Maybe the hardest part of making these cupcakes was finding organic coconut oil.  Aimee looked in a lot of supermarkets and finally located an all-natural Australian coconut paste that worked well.  (She said she was relieved that she didn't have to drive to another county, which I read as "drive to another country," and I was silently relieved for Aimee not to have to drive to Australia."  Aimee also opted to make the buttercream, which is more difficult than the ganache, but worked out well even though she only used one egg white.  "And ... there are no more left.  We ate the last of them for dessert tonight.  I call that recipe success."

Faithy made the most unusual variation of these cupcakes.  Hers were a stunning green because she added pandan paste (not, she assured us, because she was celebrating St. Patrick's Day early).  Then she scooped out some of the cake and filled them with coconut custard cream.  She "really liked" this pairing:  "not too sweet and not too coconutty either."  Good to have you back after your root canal nightmare!

Vicki laced her cupcakes with a thoughtful essay on sugar.  Although she's a tea-and-cookie (two lumps, please) kind of gal, she's giving up sugar except for the weekly treat provided by Rose, trying to make dessert a rare treat, rather than an expected part of a meal.  We can be grateful that Rose's taste in sweets leans toward the less-sweet part of the sugar spectrum.  For her once a week treat this week, Vicki made the coconut silk meringue buttercream instead of the ganache, and said that "a cupcake never tasted so good."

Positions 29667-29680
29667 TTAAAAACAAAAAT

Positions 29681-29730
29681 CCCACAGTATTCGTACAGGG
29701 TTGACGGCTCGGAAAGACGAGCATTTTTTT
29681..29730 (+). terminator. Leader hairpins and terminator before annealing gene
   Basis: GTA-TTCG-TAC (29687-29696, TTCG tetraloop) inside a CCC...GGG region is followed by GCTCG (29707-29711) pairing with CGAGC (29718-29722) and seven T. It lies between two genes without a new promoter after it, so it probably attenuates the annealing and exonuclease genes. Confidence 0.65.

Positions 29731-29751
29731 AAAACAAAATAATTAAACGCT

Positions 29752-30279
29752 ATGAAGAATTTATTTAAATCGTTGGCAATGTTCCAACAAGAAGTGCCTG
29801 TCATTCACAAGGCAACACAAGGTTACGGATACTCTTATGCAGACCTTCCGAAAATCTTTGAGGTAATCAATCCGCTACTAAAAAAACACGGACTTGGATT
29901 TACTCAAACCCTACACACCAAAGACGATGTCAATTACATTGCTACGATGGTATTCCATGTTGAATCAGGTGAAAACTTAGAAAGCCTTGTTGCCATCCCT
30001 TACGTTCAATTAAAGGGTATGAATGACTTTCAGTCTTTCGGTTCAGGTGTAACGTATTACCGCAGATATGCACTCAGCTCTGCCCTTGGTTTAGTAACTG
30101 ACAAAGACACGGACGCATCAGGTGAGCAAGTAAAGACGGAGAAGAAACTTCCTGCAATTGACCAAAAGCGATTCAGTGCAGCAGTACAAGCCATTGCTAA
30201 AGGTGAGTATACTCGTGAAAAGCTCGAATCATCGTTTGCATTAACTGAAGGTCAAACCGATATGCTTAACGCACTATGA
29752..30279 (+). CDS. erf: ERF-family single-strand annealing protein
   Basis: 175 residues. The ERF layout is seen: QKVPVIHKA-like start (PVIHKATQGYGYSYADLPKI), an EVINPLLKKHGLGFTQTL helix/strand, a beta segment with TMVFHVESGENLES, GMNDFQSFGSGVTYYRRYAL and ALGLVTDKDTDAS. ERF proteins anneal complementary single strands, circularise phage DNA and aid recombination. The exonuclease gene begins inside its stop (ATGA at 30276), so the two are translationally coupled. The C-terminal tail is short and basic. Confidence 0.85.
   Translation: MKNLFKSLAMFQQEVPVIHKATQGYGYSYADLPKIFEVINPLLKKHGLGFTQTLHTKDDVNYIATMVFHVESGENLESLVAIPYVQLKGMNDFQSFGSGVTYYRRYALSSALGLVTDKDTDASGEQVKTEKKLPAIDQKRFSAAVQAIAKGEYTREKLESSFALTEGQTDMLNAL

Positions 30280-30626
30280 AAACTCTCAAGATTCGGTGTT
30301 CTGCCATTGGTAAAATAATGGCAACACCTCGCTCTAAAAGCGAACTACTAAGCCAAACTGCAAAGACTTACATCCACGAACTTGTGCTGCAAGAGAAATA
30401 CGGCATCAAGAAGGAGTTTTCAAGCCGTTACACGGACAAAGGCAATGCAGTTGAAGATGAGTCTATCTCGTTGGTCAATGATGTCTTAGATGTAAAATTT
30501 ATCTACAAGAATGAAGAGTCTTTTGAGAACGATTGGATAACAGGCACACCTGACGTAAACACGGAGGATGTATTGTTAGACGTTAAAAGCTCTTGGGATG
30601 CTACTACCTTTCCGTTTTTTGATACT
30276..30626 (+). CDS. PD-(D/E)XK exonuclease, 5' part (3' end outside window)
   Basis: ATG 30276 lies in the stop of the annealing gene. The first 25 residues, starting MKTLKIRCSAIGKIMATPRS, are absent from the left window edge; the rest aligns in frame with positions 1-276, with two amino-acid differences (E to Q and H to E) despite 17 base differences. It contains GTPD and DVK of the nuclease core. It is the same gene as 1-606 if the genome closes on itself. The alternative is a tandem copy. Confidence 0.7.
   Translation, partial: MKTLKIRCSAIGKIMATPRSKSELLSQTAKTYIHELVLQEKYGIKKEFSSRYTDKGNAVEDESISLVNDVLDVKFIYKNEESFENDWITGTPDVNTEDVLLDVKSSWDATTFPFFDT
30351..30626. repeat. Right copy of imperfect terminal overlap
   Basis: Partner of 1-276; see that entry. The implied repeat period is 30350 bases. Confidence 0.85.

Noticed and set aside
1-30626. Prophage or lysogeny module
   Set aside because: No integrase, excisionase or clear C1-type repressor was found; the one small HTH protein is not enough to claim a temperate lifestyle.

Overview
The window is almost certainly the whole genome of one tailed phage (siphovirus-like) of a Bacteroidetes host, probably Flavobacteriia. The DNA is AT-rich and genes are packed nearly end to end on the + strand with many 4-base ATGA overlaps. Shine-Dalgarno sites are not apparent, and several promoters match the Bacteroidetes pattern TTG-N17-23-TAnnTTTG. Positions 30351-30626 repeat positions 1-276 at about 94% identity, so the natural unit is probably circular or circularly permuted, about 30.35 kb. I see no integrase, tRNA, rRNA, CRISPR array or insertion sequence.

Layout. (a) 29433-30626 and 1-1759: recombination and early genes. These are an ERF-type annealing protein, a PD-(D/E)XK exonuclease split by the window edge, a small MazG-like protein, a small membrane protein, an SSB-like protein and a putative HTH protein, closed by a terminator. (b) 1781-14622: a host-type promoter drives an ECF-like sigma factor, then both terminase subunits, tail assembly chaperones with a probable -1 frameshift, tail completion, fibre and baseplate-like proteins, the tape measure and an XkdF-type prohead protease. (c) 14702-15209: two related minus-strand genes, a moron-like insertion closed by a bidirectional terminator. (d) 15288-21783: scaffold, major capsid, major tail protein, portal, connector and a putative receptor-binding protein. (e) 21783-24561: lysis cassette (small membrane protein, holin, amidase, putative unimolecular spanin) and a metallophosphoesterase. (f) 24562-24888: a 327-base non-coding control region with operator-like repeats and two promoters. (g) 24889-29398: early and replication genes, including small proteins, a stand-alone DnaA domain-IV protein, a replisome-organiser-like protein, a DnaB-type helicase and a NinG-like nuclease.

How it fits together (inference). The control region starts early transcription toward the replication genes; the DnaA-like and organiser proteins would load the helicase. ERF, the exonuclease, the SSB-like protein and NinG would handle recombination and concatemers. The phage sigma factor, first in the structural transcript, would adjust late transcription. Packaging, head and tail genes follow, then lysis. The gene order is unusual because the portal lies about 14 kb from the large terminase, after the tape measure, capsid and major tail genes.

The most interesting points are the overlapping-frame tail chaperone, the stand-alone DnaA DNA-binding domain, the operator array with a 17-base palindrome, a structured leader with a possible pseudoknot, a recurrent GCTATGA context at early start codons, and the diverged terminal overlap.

Nancy recalled that when she made the Southern (Manhattan) Coconut Cake (the base recipe for these cuipcakes) from Rose's Heavenly Cakes, she had made them as cupcakes.  Therefore, she decided to downsize one more notch, and turn these cupcakes into mini-cupcakes.  She liked them as minis (plain or frosted) but thought that the flavor of the ganache became a little more dominant that way.  Not that chocolate dominance is a bad thing, but she would have preferred more balance with the coconut.

Luckily enough, Rachel had been "in the mood for an old-fashioned layer cake with coconut frosting," so she was feeling pretty good when she saw this week's cake.  Not only did she like the cupcakes, but she also learned a thing or two.  She found out that if you beat egg whites in a 2-quart Pyrex measuring cup, you don't "decorate the furniture with flying egg white."  Certainly a good thing to know.  Less happily, she learned that if you take a phone call from a friend while your coconut is toasting in the oven, you may end up with "blackened coconut."  If you have extra coconut, though, there's little harm done.